Peter's eyes turned serious, "Me neither Mave. Me neither." He had seriously thought about making a career out of the military but had been forced to leave the RAF with an honorable discharge due to poor health. He had come down with a severe bout of pneumonia right before Stalag 13 was liberated. Truth be told, he nearly died. He still wasn't sure how he managed to survive. Surely Wilson's tireless ministrations, LeBeau's hot, nourishing broth, Baker's endless communications with London and the Underground, Carter's anxious care and the grace of God all had a hand in it, though not necessarily in that order. Colonel Hogan had called in all his favors to have him priority evacuated back to England. After two months in hospital he finally recovered enough to be released, but his lungs were never the same. He was discharged and declared 30% disabled as a result of overseas service. The only real plus to the entire ordeal was Josephine, the pretty young nurse he had met, courted and married. She was the light of his life and the doting mother of his two fine lads.

Compared to his own father, Peter had gotten a late start on parenthood. Here he was, nearly 37 years old, with a newborn and a five year old. He was approaching 30 when the war ended, 31 when he married Jo, and 32 when Robbie was born. He distinctly remembered bursting into uncontrolled, joyous tears when he held Robbie for the first time. Come to think of it, he'd done the exact same thing with Andrew not two months earlier. He shook his head at the wonder of it all.

"Penny for yer thoughts Peter." Mavis had a mischievous twinkle in her eyes.

"I was jus' thinkin' 'ow lucky I am Mave. 'ow lucky I was to survive the war, to make some fine mates durin' me time in camp, to be able to come back 'ome, to find a wonderful lass like Jo and to have two fine sons. 'ow lucky I am to 'ave a second chance." He spoke softly, as if talking to himself. He looked over and grinned at her. "Oh yeah, also to 'ave a sister who loves me, eh?"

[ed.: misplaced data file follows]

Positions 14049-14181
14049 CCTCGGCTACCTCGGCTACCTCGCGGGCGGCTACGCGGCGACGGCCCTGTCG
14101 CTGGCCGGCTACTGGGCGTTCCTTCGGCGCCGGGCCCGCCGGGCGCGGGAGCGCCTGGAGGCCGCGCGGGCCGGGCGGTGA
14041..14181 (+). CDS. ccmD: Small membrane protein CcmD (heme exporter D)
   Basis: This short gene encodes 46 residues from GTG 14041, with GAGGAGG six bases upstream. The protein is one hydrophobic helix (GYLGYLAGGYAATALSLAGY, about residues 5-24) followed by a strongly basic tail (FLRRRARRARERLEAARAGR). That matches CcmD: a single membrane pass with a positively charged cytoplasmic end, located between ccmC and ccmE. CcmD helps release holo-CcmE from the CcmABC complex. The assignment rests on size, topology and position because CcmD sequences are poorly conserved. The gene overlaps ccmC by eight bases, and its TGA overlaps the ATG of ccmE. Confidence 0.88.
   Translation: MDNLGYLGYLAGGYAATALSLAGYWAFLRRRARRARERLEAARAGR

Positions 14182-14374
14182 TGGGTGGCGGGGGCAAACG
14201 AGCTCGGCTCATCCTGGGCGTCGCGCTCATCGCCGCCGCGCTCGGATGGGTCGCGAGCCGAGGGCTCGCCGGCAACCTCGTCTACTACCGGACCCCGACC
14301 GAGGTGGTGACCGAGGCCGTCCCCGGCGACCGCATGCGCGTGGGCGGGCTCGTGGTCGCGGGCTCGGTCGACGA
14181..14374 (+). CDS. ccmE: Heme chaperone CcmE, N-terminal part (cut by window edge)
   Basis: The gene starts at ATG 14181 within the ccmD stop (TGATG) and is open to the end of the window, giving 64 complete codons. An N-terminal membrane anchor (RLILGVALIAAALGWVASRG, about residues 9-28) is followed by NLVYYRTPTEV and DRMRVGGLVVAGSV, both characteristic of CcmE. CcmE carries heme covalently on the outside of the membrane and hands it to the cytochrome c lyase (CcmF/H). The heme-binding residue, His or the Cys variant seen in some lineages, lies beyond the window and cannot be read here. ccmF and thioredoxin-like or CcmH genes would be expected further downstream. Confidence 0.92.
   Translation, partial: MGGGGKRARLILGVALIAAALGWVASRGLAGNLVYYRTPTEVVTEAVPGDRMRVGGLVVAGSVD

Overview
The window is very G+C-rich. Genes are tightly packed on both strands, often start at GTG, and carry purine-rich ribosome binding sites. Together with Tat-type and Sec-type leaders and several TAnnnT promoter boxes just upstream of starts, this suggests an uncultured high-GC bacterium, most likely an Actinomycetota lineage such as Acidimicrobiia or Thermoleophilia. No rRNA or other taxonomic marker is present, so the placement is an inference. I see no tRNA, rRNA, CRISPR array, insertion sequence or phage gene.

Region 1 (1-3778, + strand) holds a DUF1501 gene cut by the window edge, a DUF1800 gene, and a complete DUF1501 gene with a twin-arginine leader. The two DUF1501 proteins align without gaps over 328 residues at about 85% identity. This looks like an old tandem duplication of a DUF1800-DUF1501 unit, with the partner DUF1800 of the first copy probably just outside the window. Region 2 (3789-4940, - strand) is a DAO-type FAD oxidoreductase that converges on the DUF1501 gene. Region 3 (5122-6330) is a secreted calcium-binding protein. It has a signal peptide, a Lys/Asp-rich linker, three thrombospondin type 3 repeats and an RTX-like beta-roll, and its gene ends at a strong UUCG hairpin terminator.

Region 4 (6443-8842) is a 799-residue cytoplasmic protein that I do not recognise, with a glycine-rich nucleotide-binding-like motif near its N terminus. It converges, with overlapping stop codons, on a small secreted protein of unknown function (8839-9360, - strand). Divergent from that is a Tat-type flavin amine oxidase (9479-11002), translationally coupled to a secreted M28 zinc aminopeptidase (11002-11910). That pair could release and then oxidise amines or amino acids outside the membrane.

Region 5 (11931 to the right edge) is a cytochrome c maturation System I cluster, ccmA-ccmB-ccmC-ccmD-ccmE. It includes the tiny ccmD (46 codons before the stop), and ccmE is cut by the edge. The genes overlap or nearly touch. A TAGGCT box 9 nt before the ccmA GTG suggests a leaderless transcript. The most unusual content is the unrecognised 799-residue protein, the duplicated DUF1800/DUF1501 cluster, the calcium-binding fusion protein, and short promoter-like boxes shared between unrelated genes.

Mavis smiled and gazed fondly at her brother. He was quite a different man for the better since the war ended. She often wondered what had happened to transform the angry, reckless, disrespectful lad who had constantly tempted fate and flouted the law into the stable, mature, serious family man who now stood beside her. She leaned over to kiss him gently on the cheek. "Yer a good man brother. A good man."

Robbie interrupted, "Da! Look!"

The steadily increasing volume of the dirges heralded the approach of the funeral procession. Peter leaned in towards Mavis. "Mave, would you be a love and take Robbie please?" He spoke softly up to his son, "Robbie, daddy needs to 'and you over to yer Auntie okay?"

"Okay da."

Peter shrugged Robbie off his shoulders and Mavis took him in her arms, holding him high enough so he could still see. Peter put his uniform in order, straightened his hat and came to full attention. As the gun carriage bearing the King's body passed within sight, he snapped to in a perfect salute and held it. This is for you, Your 'ighness, for your service and sacrifice. This is for all the lads who didn't come back. And this is for you, da. I'm proud of ya, wherever ya are. Sudden moisture in his eyes blurred his vision. Peter had long ago made his peace in his heart with his father. He remembered it like it was yesterday.